Effective Clinical Supervision of Allied Health Professionals: a mixed methods study

What does clinical supervision mean to you? In the simplest term clinical supervision involves an experienced AHP guiding the practice and development of less experience colleagues. But what does it look like in practice, what makes supervision effective and successful?

This study is a qualitative mixed method design that used semi-structured interviews using an interpretive descriptive approach as well as survey, to explore AHP experiences with clinical supervision. The participants totalled 38 and were from 4 hospital sites in Melbourne, Australia. The breakdown of the 38 were as follows; 7 physiotherapists, 9 occupational therapists, 7 social workers, 4 dieticians, 2 psychologists, 4 podietrists and 5 speech therapists. Most were intermediate level clinicians with a mean age of 31.

Themes & Significance

  1. Professional development was the focus of clinical supervision
  2. Supervisor possessed the skills and attributes required to facilitate a constructive supervisory relationship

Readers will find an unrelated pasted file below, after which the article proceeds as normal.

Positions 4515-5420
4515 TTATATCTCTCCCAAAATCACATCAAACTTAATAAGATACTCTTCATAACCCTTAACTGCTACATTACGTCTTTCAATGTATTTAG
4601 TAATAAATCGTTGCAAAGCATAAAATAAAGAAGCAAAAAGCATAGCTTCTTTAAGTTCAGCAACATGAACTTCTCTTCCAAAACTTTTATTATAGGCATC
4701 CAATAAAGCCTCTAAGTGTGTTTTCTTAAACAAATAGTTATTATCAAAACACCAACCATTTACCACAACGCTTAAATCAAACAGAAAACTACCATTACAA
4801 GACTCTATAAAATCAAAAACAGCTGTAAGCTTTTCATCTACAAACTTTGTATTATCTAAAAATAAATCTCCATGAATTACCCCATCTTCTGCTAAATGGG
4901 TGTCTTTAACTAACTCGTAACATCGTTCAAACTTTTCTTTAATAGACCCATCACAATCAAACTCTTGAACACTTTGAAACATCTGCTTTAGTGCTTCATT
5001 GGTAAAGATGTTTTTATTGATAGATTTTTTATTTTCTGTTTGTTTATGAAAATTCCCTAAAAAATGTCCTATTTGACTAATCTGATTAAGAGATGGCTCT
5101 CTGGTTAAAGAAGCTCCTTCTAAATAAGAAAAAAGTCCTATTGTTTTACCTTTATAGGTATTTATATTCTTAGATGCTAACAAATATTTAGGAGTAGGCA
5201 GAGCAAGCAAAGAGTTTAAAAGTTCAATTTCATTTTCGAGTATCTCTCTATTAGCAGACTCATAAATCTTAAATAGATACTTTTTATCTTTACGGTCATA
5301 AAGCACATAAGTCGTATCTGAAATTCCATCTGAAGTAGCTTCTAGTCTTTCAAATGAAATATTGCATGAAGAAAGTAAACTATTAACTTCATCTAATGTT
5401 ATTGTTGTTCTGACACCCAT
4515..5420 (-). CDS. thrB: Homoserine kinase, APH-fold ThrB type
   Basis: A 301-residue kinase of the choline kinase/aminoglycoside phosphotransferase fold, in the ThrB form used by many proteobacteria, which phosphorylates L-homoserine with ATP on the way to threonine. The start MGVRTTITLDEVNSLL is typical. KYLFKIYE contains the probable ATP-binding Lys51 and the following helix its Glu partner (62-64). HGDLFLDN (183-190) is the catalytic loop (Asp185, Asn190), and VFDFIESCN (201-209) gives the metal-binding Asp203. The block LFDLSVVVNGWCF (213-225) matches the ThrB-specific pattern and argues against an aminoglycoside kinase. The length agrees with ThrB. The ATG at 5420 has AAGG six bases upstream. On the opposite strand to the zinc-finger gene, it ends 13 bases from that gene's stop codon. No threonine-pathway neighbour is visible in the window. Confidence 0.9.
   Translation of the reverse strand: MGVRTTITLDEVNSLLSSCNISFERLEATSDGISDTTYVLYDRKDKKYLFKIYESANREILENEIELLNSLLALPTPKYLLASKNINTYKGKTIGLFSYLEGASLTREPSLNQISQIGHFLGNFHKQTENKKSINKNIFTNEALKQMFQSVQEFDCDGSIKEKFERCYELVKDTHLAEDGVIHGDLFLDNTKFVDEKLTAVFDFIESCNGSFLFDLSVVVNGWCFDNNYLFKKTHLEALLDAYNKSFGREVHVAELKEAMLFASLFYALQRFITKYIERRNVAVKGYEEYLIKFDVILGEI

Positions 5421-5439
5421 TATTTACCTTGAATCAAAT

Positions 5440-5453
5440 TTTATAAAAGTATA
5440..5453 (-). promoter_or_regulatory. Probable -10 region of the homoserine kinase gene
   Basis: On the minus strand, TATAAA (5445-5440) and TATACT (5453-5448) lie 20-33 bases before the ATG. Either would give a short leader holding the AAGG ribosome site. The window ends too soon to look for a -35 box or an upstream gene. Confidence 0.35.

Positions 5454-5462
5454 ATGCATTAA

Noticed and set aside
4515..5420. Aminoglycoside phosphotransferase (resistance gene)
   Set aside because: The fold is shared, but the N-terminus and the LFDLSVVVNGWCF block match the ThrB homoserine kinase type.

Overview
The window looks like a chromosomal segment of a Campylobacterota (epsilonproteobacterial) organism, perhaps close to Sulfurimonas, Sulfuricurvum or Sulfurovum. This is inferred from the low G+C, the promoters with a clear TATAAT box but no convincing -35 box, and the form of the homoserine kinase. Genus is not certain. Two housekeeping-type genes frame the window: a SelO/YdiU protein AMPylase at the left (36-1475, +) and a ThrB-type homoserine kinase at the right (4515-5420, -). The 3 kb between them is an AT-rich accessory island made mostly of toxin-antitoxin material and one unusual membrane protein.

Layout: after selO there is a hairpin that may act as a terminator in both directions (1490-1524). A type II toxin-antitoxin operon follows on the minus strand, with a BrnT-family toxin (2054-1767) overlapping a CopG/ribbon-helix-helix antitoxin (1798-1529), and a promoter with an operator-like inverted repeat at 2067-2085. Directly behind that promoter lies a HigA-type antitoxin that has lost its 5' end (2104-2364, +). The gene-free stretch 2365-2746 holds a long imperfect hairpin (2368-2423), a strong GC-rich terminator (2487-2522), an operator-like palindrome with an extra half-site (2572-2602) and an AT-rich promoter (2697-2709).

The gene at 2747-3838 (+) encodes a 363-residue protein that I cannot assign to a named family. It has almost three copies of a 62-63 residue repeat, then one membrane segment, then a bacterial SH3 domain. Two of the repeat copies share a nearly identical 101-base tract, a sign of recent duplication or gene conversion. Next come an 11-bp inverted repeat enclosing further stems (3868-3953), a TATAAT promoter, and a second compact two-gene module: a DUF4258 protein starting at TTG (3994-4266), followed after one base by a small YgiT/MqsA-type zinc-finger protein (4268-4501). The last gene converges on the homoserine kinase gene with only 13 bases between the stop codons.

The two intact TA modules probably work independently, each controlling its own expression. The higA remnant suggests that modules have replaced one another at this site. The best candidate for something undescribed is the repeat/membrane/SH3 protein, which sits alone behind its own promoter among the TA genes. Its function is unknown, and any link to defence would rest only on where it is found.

3. Organisation provided an environment that facilitated this relationship and their professional development.

AHPs find clinical supervision when it focusses on their professional development and this is influenced by their supervisors skills in helping them achieve their goals. The organisational support they recieve for supervision is also integral to the success, this is all the more important when we think about the flexible approach needed for each profession within the AHP umbrella. Therefore clinical supervision policies and guidelines should reflect the clinical supervision model best suited to their profession’s role and learning style.

This article doesn’t specifically look at physiotherapy clinical supervision in detail but it does start to put AHP needs in context. The next step is to look at our professions needs and specify what kind of flexible approach is needed – is seeing a patient the way forwards, should we be doing more case discussions, should we be 1:1 or more group based. This article suggests that a flexible approach based on individual need is the most important thing to get right.